Above all else, work to the highest possible standard, always: Protect your work and your work will protect you. ~ Be professional: File your copy on time, to word count. ~ Park downhill at the end of the day, leaving a sentence or paragraph or piece unfinished so you don’t wake to an empty screen. ~ Cherish good editors: Don’t be precious about your words, and find the people who make your words better. ~ Actively deconstruct the work of good journalists in an attempt to decipher and reverse-engineer what makes their writing sing. ~ Pay attention to structure, and learn how to report well; remember that most writing problems are actually structuring problems, and most structuring problems are actually reporting problems. ~ Embrace nuance, and convey uncertainty. Ignore easy answers in search for deeper truths, but don’t fall prey to cheap contrarianism. ~ Recognize that you will often know relatively little about what you’re writing about, so be humble, and learn interview techniques that will delineate, probe, and stretch the limits of your own knowledge. ~ Be accurate and nuanced, but know when to let a piece go and move on to the next thing. ~ Note that it is better to be right than to be first, but it’s nice to be both. ~ Remember that you’re not writing to impress your sources or other journalists; you’re writing to help your readers make sense of the world. Take that responsibility seriously; view journalism as a profession and a craft whose standards you must uphold. ~ Prize thoughtfulness over salaciousness, depth over volume, light over heat. When you make mistakes, correct them quickly and transparently. ~ Remember that women exist, that minorities exist, that disabled and queer and trans people exist; interview them, tell their stories, and don’t do what the majority of journalists do which is to disproportionately give voice to loud white men. ~ Judge your peers for the quality of their work, rather than judging their work based on who they are; aim to be judged according to the same standard. ~ Give your loyalty to people and not to institutions; the former probably care about you and the latter probably do not. ~ Be extremely mindful about how you use social media, reaping in all its benefits as a reporting tool while skirting around its pitfalls as an emotional void. ~ Be cautious about all the advice you receive, including this, recognizing that everyone is speaking to you from some combination of luck and privilege. ~ Recognize your own luck and privilege, and work to uplift others around you. ~ Accrue social capital so you can spend it on people. ~ Be bold. Be fearless. Be kind. Be kind to yourself. ~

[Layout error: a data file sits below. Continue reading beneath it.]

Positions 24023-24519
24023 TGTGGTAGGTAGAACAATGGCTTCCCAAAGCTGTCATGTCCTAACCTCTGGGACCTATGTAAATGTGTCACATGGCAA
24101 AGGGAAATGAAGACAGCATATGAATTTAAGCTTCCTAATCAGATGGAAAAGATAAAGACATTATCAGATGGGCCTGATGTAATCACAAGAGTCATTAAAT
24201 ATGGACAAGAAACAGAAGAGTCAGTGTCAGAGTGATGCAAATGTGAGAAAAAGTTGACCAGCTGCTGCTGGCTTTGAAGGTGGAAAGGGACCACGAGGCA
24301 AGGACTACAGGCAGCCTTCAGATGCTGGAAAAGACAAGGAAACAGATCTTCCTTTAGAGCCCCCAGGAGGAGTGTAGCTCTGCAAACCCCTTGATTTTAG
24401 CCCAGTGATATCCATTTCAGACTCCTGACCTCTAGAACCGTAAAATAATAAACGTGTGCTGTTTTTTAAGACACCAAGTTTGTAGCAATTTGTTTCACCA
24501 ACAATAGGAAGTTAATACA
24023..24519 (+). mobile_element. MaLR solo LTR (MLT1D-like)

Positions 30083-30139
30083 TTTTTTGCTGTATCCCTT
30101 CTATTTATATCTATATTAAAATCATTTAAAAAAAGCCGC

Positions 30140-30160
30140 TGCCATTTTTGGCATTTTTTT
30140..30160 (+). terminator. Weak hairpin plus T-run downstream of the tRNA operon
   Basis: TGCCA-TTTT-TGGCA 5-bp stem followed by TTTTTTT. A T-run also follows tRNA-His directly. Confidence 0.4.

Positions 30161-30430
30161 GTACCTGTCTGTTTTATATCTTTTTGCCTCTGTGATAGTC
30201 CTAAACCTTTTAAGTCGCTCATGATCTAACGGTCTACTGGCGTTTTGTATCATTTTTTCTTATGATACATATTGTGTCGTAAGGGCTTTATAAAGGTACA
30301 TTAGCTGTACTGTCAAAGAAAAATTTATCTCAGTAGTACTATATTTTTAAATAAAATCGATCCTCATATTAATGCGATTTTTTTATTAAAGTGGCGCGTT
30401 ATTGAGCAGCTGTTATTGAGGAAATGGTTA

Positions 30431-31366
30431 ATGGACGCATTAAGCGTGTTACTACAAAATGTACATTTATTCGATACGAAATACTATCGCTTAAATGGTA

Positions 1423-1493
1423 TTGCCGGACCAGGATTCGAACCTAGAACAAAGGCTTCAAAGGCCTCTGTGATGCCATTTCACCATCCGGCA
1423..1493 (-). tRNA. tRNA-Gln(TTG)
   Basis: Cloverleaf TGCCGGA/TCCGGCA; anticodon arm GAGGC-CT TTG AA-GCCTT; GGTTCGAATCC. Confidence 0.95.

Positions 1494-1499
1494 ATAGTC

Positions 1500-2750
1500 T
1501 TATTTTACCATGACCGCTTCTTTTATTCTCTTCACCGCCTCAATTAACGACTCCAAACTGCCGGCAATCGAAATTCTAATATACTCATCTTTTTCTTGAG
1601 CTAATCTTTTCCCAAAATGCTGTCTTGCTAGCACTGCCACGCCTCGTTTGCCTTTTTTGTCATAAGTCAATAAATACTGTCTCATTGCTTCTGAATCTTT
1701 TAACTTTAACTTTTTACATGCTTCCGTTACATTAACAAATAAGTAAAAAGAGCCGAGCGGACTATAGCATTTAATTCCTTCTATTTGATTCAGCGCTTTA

What do you want potential employers to know about you?
Stellino: I am hardworking, capable and eager to learn. My experience is diverse and robust. I’ve worked on thorough investigations, features and breaking news. Throw anything at me. I also speak three languages, can cook a mean fajita and sometimes say funny things.
When you aren’t practicing journalism, how do you spend your time?
Stellino: Comedy. Watching, reading or studying comedy. I love to cook, exercise, read about linguistics or any narrative nonfiction. I also really enjoy spending time with my friends.
If you’re a recent graduate who studied journalism, or know one, we’re accepting information here for members of the Class of 2020 to feature in the future. If you’re a supporter, you can contribute here to scholarships for journalism students.